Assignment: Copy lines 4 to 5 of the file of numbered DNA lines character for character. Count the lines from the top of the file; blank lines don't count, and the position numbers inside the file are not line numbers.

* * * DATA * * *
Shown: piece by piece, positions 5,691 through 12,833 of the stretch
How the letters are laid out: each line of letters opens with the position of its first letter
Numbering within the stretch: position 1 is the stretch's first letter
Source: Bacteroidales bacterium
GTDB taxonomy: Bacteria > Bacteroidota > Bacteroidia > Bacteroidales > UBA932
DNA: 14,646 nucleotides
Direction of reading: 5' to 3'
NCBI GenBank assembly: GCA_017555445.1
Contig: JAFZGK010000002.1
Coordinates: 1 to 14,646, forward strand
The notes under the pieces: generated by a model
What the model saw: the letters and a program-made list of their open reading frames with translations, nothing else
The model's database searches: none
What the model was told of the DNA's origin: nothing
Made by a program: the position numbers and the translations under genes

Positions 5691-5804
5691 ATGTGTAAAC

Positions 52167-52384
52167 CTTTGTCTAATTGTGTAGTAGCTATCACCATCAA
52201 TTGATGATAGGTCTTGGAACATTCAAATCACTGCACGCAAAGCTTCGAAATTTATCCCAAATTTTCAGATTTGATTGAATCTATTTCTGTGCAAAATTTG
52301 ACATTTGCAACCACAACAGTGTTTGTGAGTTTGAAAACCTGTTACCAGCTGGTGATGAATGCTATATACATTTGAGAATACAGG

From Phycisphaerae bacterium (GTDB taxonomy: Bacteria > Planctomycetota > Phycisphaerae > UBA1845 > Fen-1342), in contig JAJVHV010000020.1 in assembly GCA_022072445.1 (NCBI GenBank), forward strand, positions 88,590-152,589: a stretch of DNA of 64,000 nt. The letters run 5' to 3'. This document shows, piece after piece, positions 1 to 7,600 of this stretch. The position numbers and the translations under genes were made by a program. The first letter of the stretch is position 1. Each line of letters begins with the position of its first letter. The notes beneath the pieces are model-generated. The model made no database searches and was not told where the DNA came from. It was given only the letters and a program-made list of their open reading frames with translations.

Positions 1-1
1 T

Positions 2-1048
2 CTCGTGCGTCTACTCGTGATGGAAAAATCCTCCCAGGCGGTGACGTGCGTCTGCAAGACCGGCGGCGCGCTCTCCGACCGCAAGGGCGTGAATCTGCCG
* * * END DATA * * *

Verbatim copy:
Source: Bacteroidales bacterium
GTDB taxonomy: Bacteria > Bacteroidota > Bacteroidia > Bacteroidales > UBA932